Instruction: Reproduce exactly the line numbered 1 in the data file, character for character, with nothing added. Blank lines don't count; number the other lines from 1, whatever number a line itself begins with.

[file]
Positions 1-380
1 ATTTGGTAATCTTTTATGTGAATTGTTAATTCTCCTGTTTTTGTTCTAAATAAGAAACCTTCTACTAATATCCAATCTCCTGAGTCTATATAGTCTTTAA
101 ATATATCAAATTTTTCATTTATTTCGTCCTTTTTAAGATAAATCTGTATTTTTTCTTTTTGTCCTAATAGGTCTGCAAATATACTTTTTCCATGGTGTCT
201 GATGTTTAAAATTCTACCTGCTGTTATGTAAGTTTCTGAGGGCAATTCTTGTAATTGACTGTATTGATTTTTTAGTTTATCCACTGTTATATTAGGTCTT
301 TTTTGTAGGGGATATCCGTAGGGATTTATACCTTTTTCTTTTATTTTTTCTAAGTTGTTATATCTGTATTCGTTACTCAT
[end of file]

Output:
Positions 1-380